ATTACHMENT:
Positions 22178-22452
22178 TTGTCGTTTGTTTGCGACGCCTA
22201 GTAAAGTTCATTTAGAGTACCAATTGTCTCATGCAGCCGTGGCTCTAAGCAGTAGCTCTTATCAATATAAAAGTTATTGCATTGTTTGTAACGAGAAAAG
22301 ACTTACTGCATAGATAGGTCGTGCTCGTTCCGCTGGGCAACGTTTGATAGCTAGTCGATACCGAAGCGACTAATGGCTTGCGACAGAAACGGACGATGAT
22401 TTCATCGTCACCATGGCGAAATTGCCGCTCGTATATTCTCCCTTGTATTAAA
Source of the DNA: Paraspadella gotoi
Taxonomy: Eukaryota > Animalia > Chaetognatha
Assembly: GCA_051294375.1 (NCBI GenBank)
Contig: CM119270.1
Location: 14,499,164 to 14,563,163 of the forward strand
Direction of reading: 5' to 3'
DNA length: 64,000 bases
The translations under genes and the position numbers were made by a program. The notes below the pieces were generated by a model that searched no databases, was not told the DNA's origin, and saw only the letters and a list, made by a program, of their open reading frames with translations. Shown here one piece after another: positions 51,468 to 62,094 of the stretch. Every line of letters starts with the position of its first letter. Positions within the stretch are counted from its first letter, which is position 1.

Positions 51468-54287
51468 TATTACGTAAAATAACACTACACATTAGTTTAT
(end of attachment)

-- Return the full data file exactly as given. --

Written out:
Positions 22178-22452
22178 TTGTCGTTTGTTTGCGACGCCTA
22201 GTAAAGTTCATTTAGAGTACCAATTGTCTCATGCAGCCGTGGCTCTAAGCAGTAGCTCTTATCAATATAAAAGTTATTGCATTGTTTGTAACGAGAAAAG
22301 ACTTACTGCATAGATAGGTCGTGCTCGTTCCGCTGGGCAACGTTTGATAGCTAGTCGATACCGAAGCGACTAATGGCTTGCGACAGAAACGGACGATGAT
22401 TTCATCGTCACCATGGCGAAATTGCCGCTCGTATATTCTCCCTTGTATTAAA
Source of the DNA: Paraspadella gotoi
Taxonomy: Eukaryota > Animalia > Chaetognatha
Assembly: GCA_051294375.1 (NCBI GenBank)
Contig: CM119270.1
Location: 14,499,164 to 14,563,163 of the forward strand
Direction of reading: 5' to 3'
DNA length: 64,000 bases
The translations under genes and the position numbers were made by a program. The notes below the pieces were generated by a model that searched no databases, was not told the DNA's origin, and saw only the letters and a list, made by a program, of their open reading frames with translations. Shown here one piece after another: positions 51,468 to 62,094 of the stretch. Every line of letters starts with the position of its first letter. Positions within the stretch are counted from its first letter, which is position 1.

Positions 51468-54287
51468 TATTACGTAAAATAACACTACACATTAGTTTAT